"I do believe in fairies," admitted author David Boyle in his talk on fairy superstitions at South East London Folklore Society last week.
He said: "I have never seen one, but I find them fascinating." He went on to say that the main reason he found them fascinating was the idea that they can make money.
In this day and age, with the recession biting, who can blame him. The concept of finding that pot of gold or a little man who can turn leaves or straw into riches certainly has its appeal.
David went on to say that belief in fairies seems to re-emerge at the start of centuries. There was much interest in fairies in the early 20th century. In the play of Peter Pan, by JM Barries, the audience was asked: "Do you believe in fairies?" Like David Boyle, even the adults were happy to say they did.
Now, fairies are once more in the zeitgeist. There is a vibrant fairy subculture with various fairy festivals around the country, books on fairies selling well, fairy music becoming a sophisticated style of its own, and girls wanting to dress up with fairy wings. This concentrates on the squeaky clean aspect of fairy tales and sets aside their dangerous aspects.
Despite being enticed by the lure of fairy gold, it is the darker side of fairies that most interests David. He read the tale of Yallery Brown from the book Troublesome Things: A History of Fairies and Fairy Stories by Diane Purkiss.
This is the tale of a farmhand who met the fairy Yallery Brown. Yallery offered to do all the farmhand's work for him, on condition he was never thanked. However, people thought it very odd to see work being done by invisible hands and became wary of the farmhand, and eventually he asked the fairy to stop. Yallery refused so, in desperation, he thanked him. From then on, the fairy spoiled everything the farmhand did. He lost his job and could not get another. In the end the farm worker died alone and penniless.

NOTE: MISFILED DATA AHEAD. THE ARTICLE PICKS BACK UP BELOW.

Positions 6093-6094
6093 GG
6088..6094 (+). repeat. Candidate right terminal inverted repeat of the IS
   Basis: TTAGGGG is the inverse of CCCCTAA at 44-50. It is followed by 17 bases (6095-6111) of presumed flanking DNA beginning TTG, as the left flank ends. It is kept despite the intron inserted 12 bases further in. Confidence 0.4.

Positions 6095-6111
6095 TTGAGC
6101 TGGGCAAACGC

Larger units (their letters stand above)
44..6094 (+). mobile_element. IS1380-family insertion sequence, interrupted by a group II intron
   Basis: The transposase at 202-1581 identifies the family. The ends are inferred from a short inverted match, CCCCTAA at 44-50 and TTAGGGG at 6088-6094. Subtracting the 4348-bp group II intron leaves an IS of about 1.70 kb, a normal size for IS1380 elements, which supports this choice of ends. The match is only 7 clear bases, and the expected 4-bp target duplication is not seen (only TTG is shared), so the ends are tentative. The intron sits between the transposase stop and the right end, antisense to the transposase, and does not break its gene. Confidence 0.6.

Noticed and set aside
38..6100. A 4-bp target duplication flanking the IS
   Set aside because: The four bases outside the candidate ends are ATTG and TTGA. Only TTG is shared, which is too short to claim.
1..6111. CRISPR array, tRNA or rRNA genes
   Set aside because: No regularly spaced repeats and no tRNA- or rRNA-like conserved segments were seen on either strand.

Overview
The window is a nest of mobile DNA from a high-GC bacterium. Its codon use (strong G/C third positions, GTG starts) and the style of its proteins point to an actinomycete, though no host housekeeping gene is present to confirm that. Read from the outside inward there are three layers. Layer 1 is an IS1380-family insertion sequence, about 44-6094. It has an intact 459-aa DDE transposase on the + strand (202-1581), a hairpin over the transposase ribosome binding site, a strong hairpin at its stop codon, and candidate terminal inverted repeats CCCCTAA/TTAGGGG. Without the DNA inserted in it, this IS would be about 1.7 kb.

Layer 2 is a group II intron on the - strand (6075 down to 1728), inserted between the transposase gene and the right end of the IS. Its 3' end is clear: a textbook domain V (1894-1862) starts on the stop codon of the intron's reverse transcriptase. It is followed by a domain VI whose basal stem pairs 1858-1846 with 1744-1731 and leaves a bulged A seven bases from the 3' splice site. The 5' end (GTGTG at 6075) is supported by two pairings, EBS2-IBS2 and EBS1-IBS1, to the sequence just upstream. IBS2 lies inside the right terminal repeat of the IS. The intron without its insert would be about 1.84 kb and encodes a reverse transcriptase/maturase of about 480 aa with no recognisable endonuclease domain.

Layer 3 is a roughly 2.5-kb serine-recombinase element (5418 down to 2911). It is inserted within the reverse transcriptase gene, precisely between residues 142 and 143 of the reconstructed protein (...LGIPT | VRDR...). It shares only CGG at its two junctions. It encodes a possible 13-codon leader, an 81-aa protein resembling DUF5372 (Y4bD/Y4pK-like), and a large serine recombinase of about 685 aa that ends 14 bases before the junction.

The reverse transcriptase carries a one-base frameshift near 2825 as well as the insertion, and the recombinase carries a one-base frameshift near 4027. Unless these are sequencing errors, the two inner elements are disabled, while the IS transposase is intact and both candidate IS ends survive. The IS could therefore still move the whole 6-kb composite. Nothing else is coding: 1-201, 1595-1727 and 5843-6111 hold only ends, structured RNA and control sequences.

This is one example of the cruel side of fairies. Other tales involve people being taken away for a 100 years when it seems like just an afternoon, or children being stolen.
David pointed out that in the Middle Ages it was not uncommon for children to die, and blaming it on fairies might be an easy way of accepting infant mortality. The concept of changelings could also be a way of explaining children with learning disorders or other psychological or physical problems that society at the time did not understand and could not treat.
Many fairy stories have a link with forbidden love. Children born outside wedlock - or from incest - were outsiders. Fairies are the ultimate outsiders and so are a way of talking about all things forbidden.
One of the best examples of fairies offering "forbidden fruit" is the poem Goblin Market, by Christina Rossetti. In it, two sisters are tempted by pomegranates, grapes and suchlike offered by goblin men. Despite knowing these wares are said to be dangerous, one sister gives in and tastes them, but afterwards she sickens and fades.
The "fruit" in this poem is obviously symbolic of sex, but it is somehow more than just that. There is some unstated unspeakableness about it. Yet the goblins, and fairies in many tales, are not really depicted as evil. They are amoral outsiders who can nevertheless cause people harm, perhaps without evening knowing it.
David Boyles' own book about fairies is called Leaves the World to Darkness.
Leaves the World to Darkness costs £9.99 through Amazon.
SELFs meets at The Old King's Head, King's Head Yard, 45-49 Borough High Street, London SE1 1NA. Talks are monthly on Thursdays at 8pm. The cost is£2.50/£1.50 concessions.
For details of future talks, visit http://www.selfs.org.uk/